The last act reminded me of Mad Max, which I’m sure was inspired by this movie. Weir has always been a director with something to say, and with Cars he delivers a good film that always kept me wathing. If one sits through the slower parts one is rewarded with a movie that has a crazy final act and even a funny scene out of a western. I would love to read the essay on this film written for its Criterion release.

Horrorfest 2016 Presents: Session 9 (2001, Brad Anderson)


Like many films set in creepy places, Session 9 is a well made slow burn that gradually builds up to events unforgettable and terrifying. There is one scene that reminds me of The Shining, and another that made me think of The Haunting (1963). Also one scene is a great reminder of why fear of the dark is man’s greatest fear. Brad Anderson turned from romantic comedy to horror with ease, and this is a well assured modern horror classic

Gordon (Peter Mullen) and Phil (David Caruso) are asbestos removal company workers tasked with clearing an insane asylum. The asylum has been closed for years and Gordon, desperate for money, agrees to clean it out in a week. Others employed are Mike, Hank (Josh Lucas) and Jeff, Gordon’s nephew. The asylum is eerie by itself, but coupled with the team members’ fragile emotional states the place becomes a house of horrors, again. The inmates run the place now, it seems.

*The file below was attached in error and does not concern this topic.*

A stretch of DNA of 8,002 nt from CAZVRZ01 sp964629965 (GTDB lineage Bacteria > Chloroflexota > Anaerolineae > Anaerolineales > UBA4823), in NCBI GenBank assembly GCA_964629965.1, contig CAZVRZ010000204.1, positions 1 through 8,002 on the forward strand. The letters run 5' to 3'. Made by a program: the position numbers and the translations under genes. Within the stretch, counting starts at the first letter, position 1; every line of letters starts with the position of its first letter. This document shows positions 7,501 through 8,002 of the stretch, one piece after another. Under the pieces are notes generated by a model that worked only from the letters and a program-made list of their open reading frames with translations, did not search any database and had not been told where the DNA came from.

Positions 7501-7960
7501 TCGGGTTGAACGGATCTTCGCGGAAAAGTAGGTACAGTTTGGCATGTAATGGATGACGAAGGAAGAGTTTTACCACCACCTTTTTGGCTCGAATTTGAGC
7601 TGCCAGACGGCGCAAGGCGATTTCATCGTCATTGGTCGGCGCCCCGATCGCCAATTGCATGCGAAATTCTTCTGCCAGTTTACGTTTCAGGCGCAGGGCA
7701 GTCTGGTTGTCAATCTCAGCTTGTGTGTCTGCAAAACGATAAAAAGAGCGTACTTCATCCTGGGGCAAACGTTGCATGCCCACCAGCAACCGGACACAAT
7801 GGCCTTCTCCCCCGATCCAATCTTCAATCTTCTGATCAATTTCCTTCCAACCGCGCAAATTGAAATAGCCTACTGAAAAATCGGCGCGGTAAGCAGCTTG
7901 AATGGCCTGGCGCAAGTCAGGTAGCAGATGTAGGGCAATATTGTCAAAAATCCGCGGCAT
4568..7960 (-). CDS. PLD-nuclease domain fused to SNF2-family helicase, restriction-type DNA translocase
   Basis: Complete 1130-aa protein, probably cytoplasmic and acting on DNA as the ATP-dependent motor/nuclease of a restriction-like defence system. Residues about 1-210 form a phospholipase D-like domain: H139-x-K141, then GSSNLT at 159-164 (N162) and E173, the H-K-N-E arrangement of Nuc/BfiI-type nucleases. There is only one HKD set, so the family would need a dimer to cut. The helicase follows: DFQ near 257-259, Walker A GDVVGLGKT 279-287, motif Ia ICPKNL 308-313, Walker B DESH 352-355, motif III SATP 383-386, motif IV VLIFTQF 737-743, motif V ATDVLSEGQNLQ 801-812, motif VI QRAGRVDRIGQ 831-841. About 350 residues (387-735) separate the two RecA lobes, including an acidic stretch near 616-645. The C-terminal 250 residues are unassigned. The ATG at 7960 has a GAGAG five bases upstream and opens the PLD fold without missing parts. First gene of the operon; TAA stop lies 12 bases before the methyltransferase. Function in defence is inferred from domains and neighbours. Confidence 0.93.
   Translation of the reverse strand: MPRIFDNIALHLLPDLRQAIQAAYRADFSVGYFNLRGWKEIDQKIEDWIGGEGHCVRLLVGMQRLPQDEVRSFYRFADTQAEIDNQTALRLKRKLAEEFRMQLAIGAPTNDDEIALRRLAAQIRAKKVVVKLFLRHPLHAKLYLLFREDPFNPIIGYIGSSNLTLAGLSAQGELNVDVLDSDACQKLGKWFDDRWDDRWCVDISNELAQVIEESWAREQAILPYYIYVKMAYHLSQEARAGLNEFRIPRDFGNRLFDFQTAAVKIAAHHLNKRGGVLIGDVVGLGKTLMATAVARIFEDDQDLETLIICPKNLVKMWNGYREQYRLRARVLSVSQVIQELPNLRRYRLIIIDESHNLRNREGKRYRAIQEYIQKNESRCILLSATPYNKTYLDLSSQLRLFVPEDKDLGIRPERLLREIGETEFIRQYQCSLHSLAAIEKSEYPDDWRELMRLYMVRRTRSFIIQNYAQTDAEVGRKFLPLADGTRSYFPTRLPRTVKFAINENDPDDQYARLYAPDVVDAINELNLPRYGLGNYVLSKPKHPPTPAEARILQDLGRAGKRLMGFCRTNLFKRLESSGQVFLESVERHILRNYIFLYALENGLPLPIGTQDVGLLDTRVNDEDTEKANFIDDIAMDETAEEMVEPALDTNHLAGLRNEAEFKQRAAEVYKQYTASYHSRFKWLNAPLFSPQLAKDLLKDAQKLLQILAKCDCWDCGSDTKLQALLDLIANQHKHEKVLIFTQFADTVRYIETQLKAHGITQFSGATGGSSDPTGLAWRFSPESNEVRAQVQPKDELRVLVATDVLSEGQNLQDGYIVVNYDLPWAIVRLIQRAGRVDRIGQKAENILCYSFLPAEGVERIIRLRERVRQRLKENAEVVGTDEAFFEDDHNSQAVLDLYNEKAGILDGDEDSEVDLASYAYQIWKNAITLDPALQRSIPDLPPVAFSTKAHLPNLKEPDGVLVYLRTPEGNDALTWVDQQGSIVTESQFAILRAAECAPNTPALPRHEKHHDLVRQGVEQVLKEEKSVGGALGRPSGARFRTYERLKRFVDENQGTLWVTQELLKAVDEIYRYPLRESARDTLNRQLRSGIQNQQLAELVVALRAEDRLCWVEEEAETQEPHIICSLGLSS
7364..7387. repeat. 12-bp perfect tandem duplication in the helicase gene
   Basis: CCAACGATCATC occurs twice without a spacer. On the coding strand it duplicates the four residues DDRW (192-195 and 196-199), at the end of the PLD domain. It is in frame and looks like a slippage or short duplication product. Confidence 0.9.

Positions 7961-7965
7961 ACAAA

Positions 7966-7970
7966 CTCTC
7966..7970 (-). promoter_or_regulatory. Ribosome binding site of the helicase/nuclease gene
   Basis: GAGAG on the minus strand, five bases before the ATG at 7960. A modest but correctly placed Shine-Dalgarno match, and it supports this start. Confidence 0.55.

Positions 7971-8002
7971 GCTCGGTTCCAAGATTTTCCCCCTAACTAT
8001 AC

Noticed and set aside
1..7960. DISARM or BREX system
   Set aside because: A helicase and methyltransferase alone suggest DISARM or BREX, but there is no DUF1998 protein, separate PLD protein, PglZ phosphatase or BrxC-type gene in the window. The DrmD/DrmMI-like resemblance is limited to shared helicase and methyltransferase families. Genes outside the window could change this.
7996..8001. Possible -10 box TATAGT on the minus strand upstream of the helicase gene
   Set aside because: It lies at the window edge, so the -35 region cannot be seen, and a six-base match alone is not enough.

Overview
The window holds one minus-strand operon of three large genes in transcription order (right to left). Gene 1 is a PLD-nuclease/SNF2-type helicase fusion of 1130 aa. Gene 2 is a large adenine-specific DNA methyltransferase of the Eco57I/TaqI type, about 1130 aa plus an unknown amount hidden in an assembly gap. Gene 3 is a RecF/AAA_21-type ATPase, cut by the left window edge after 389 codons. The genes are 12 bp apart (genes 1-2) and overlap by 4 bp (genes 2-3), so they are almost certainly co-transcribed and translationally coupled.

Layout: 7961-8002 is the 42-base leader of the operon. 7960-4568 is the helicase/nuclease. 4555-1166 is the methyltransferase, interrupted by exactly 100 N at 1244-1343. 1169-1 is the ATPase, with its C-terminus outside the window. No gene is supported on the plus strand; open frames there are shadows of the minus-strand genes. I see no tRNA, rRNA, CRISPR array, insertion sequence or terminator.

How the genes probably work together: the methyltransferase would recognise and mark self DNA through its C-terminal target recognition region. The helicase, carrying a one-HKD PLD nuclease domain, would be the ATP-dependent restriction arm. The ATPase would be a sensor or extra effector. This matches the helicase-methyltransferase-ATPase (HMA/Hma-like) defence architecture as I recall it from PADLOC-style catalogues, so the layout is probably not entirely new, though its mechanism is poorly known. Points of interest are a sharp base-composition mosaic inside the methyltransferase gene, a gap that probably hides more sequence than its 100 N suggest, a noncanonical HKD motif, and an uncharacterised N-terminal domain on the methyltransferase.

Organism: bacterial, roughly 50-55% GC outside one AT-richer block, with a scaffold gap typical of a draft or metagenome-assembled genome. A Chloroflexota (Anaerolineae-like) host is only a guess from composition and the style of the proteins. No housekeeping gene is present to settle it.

Aside from the finale, which I was not a fan of, I thought this movie was fantastic. I’m still behind on modern horror and this was a blind spot for me for years. Sometimes it’s good to find a horror film that gives a window into the dark recesses of the human mind and soul.

Horrorfest 2016 Presents: Insidious (2010, James Wan)


The opening shot is grainy, as if out of focus, centering on a children’s bedroom. The camera pans away from him sleeping blissfully, going towards the closet, quietly detailing everything happening. Only to rest on a freaky older lady, not moving, staring into the darkness. The music picks up and the title card slams onto the screen, violently. INSIDIOUS. From this point on I was bloody terrified. James Wan is a master of horror, crafting nightmares with ease.